Components in MTS cannot use custom marshaling. MTS cannot create a context wrapper for a custom-marshaled object. Components that expose Automation or dual interfaces must provide a type library. MTS will use the information in the type library to generate the context wrapper. Components that expose interfaces that cannot be marshaled by the Automation marshaler must provide a proxy/stub DLL built in a special way so that MTS can determine what the interface looks like even if no type library is available.

MTS as a TP-Monitor

A TP-Monitor is system software for creating, executing, and managing transaction processing applications. Since transaction processing might be unfamiliar to developers who've worked primarily on PCs, let's do a quick review before we look at how transactions are handled by MTS.

Transaction theory

A transaction is simply a way to coordinate a set of operations on multiple resources. Transactions have the following four properties, known as the ACID properties:

  • Atomicity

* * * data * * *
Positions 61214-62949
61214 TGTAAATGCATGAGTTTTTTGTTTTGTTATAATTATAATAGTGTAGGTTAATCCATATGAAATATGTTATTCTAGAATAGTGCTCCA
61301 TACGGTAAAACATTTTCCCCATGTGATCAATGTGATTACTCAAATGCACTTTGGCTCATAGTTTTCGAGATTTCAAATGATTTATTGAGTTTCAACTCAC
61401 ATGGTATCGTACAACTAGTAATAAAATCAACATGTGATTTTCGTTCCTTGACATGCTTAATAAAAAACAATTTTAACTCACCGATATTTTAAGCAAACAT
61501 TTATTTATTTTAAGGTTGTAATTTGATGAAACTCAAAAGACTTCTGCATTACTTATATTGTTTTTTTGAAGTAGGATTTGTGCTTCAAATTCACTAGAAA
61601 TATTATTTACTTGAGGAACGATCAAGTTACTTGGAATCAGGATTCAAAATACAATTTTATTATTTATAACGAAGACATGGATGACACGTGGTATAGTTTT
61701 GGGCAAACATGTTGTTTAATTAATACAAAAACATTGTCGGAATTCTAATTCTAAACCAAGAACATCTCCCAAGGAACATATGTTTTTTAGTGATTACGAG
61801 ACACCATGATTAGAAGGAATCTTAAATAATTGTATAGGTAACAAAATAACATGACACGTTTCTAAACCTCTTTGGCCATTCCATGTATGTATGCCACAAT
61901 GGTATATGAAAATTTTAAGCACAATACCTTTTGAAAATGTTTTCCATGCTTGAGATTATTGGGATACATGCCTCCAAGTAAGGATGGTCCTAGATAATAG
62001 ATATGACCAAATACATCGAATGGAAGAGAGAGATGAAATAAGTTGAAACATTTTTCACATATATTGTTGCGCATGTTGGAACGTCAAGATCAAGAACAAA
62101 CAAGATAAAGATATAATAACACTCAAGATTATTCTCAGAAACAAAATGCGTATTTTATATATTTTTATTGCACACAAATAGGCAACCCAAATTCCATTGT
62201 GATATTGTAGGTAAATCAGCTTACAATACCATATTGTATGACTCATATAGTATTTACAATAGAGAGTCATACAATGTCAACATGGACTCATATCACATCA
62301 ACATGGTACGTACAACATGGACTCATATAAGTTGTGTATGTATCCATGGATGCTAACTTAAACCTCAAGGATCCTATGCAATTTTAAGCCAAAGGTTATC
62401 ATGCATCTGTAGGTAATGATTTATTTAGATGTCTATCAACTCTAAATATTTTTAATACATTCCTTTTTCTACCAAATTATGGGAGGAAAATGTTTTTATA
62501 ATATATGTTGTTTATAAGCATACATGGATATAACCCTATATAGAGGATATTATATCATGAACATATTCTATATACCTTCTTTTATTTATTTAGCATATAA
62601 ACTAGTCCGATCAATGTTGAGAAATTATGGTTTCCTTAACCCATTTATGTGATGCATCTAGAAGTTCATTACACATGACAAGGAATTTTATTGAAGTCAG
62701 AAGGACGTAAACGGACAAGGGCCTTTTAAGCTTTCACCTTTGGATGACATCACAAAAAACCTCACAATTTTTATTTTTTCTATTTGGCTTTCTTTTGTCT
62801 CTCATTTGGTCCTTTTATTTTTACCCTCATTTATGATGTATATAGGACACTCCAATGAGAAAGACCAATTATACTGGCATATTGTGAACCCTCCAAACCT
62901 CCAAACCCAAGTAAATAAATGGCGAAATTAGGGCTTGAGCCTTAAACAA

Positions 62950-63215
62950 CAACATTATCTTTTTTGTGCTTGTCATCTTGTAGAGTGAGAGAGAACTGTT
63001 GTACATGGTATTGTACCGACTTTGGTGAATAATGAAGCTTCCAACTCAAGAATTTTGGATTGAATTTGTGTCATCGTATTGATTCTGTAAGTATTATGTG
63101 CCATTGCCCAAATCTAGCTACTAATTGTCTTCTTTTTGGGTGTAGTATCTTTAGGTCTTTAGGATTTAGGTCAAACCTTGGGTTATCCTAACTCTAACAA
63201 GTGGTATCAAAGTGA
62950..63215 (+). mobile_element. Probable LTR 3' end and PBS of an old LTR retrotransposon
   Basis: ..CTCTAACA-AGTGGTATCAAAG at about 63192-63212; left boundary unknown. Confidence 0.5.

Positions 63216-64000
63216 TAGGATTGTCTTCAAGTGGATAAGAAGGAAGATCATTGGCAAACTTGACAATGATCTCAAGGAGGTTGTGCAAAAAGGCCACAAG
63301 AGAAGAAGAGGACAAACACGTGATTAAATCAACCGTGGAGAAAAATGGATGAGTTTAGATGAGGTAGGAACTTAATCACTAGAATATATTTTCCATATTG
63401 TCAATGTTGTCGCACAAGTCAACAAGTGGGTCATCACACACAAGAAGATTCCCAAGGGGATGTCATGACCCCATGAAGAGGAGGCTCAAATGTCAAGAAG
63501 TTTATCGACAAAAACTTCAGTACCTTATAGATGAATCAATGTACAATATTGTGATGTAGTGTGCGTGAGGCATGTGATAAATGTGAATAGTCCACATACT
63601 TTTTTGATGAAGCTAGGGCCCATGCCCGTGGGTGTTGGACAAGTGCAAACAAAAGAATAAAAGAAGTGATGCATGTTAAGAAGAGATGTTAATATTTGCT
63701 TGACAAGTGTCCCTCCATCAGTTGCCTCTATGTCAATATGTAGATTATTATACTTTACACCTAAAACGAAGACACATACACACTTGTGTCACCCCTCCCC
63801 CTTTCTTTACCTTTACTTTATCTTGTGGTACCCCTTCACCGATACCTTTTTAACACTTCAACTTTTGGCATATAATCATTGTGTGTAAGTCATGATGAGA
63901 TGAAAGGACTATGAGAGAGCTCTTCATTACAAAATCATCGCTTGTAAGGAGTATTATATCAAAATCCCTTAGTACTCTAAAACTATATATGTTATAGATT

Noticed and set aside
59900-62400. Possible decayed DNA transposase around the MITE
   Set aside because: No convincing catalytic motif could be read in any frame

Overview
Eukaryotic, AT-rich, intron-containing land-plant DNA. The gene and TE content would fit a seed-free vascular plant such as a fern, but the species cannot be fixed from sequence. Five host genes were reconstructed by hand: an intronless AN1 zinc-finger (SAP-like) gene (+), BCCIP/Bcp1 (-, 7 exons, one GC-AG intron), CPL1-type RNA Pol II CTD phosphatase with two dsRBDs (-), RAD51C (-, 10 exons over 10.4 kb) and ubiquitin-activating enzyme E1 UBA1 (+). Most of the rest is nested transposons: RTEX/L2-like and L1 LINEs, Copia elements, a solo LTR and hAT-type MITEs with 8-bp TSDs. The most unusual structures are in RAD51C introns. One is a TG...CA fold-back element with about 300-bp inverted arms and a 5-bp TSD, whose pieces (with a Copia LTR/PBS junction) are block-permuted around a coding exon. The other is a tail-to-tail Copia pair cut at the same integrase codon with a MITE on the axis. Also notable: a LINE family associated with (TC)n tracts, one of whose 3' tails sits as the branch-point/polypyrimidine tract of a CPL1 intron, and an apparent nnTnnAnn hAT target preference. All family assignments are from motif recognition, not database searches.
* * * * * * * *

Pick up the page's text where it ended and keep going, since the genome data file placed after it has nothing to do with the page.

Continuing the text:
• Consistency

  • Isolation

  • Durability

Atomicity means that a single transaction has all-or-nothing behavior. In the bank account example mentioned earlier, Atomicity is the property that ensures that a transfer from your credit card to your checking account has one of two results. If the transfer succeeds, your credit card is debited and your checking account is credited with the amount of the transfer. If the transfer fails, your credit card is not debited and your checking account is not credited. Debiting the credit card without crediting the checking account is not permitted, nor is crediting the checking account without debiting the credit card. The transfer is all-or-nothing. A transaction that succeeds is said to commit. A transaction that fails is said to abort.

Consistency ensures that at the end of a transaction, no integrity constraints on the resources it updates are violated. For example, an ATM won't let you withdraw more money than you have in your bank account.

Isolation ensures that concurrent transactions do not interfere with each other. If transactions T1 and T2 are concurrent, when both have completed the results will be the same as if T1 completed before T2 started or as if T2 completed before T1 started. No other results are acceptable. In our bank account example, the Isolation property ensures that neither the results of the credit card transfer nor the results of the check processing disappear.